St George's German Lutheran Church facts for kids
Quick facts for kidsSt George's German Lutheran Church
|Location||Alie Street, London Borough of Tower Hamlets|
St George's German Lutheran Church is a church in Alie Street, Whitechapel just to the east of the City of London. From its foundation in 1762 until 1995 it was used by German Lutherans. Today the small vestry serves as an office for the Historic Chapels Trust and the church is available for hire for secular events.
Foundation and history
The founder was Dietrich Beckman, a successful sugar boiler who put up half the money required to buy the site and erect the church. Beckman's cousin, Gustav Anton Wachsel from Halberstadt, became the first pastor. At the time, the street was called "Little Ayliffe Street" and the area was called "Goodman's Fields". The name of the street changed to "Alie Street" about 1800. This area of Whitechapel had many sugar refiners of German descent in the nineteenth century and they constituted most of the congregation. From 1853 the churchyard and crypt were closed, and no longer accepted burials.
At its height, there were an estimated 16,000 German Lutherans in Whitechapel and the area was sometimes referred to as Little Germany. St George’s Church is the last remaining physical evidence of this major wave of immigration into East London.
The last major influx of Germans to the area was in the 1930s, when, during the Nazi period, the pastor, Julius Rieger, set up a relief centre for Jewish refugees at St George’s. The theologian and anti-Nazi activist Dietrich Bonhoeffer preached here for a brief period in 1935, following the destruction of his own St Paul's church nearby.
The St John and St Croix refugees
In 1763 about 600 Germans from the Palatinate and Würzburg attempted to travel to the Virgin Islands of St John and St Croix. Unfortunately the officer in charge abandoned them in London with no money or resources and no knowledge of English. Gustav Anton Wachsel, Pastor of St George's church appealed for help on their behalf. The Tower of London gave them 200 tents to protect them from the rain, and there were charitable contributions of 600 pounds. King George III intervened and enabled them to travel to Carolina instead.
The church retains a set of furnishings, mostly from the 18th century, including a set of box pews and a high central double-decker pulpit and sounding board. The coat-of-arms of King George III (pre-1801) and two carved timber commandment boards in German hang in the church. The Royal Arms were required to be erected in Anglican churches but were adopted by nonconformist congregations voluntarily, as a mark of loyalty. There are donations boards for the church and adjoining former church school and among the donors listed is the King of Prussia.
The organ was built in 1886 by the Walcker family. They used the organ case of the previous organ (John England, 1794). When the organ was rebuilt in 1937, the case was reused.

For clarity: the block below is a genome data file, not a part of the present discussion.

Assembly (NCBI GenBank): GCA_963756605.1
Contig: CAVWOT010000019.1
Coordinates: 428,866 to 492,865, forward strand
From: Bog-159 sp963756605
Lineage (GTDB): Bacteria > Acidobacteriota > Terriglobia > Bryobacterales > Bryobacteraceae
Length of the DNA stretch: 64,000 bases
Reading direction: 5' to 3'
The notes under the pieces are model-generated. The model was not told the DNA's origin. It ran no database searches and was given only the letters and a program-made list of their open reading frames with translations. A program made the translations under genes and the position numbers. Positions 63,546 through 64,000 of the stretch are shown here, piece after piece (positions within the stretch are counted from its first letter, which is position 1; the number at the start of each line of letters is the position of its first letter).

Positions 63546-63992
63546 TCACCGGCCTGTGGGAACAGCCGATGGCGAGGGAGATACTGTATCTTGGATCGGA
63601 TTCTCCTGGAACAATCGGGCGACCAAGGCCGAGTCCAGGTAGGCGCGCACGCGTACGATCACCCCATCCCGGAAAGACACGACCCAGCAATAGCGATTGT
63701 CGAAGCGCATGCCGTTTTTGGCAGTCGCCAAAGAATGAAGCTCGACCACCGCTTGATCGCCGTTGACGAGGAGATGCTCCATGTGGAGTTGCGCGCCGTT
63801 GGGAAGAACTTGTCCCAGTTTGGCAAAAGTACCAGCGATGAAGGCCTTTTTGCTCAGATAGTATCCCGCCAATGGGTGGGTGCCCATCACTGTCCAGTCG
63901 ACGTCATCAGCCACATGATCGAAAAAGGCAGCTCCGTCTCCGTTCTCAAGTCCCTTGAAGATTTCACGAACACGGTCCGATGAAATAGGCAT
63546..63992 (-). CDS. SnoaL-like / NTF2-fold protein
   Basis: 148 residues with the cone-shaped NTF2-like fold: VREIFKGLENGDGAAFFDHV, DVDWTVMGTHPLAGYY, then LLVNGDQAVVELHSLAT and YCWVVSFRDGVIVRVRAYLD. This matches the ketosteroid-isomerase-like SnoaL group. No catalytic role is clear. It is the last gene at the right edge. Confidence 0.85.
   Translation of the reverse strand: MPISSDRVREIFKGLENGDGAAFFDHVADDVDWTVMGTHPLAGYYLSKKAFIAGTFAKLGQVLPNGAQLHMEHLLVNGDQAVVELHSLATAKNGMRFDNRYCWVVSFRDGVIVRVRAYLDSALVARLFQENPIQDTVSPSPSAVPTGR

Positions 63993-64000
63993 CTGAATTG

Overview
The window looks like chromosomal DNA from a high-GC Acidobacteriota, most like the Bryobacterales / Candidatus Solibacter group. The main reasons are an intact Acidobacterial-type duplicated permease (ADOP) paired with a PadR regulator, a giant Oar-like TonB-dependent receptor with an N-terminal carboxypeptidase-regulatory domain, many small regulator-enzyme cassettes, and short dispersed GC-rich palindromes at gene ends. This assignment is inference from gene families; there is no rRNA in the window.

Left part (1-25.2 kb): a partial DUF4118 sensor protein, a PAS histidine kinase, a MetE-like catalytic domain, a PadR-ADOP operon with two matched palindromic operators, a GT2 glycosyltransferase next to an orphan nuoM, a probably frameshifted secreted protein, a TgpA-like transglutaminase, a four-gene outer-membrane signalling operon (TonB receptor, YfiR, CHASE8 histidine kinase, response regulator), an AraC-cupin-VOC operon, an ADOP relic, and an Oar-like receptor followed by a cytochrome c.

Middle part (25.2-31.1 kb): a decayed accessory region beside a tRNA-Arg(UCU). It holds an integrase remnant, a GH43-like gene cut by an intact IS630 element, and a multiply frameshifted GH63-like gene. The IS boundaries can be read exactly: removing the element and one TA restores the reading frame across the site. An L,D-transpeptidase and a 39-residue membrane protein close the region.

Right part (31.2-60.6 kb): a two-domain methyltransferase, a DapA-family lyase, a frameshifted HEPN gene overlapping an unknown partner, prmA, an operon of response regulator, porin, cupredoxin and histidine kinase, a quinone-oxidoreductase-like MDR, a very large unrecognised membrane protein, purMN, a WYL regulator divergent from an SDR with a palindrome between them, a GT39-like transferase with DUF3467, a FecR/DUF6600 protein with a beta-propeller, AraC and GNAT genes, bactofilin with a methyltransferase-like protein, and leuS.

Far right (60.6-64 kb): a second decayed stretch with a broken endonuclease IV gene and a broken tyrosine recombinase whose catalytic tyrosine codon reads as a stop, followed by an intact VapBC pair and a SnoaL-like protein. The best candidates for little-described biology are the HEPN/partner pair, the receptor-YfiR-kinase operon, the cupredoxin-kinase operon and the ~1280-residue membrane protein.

The street frontage was crowned by a baroque bell tower in copper-covered timber. This was taken down in the 1930s at the insistence of the District Surveyor as unsafe and has not to date been replaced. A plain brick pediment and cement cross replaced it, somewhat diminishing the architecture of the frontage. The former location of the bell tower can still be discerned in the brickwork. The bell and weathervane from the tower were saved and remain in the church.
Having fallen out of use by the congregation it was transferred in 1995 to the Historic Chapels Trust who understood a programme of conservative restoration and repair costing £600,000 generously assisted by English Heritage and a number of private foundations including the St Paul’s German Evangelical Church Trust Trust. Work included major roof repairs and delicate repairs to the brick walls which were showing signs of movement. The restoration was supervised by conservation architects Thomas Ford and Partners with structural engineers Alan Baxter Associates.
The church is hired for organ recitals, filming, rehearsals and castings, concerts, occasional acts of worship by various congregations without their own church and for secular events, income from which helps to maintain the structure, as the church is not endowed. The vestry serves as an office of Historic Chapels Trust. The church Committee Room, named the Maezold Zimmer after a former pastor, is available for hire.
Couples eligible to be married in Tower Hamlets may have religious marriages here and ceremonies may be conducted in German, English or Latin.
An active committee of Friends of St George’s put on public events at the church and welcome new members. The church is available for guided group visits by appointment and has regular open days throughout the year.
St George's Church Library & Parish Records
Gustav von Anton's collection of books was kept in the vestry and with later additions to the library, came into the care of the Historic Chapels Trust with the building. They amounted to about 750 books, including early eighteenth-century prints of the Waisenhaus in Halle and Gottfried Keller's Die Leute von Seldwyla. In autumn 1995 an unsuccessful attempted theft prompted the transfer of the books to the British Library where they are catalogued as a special collection and available to students.
Books and microfiches available for baptisms 1763 - 1895 and other parish records for family history research are no longer held at the church but may be consulted at LB Tower Hamlets Central Library
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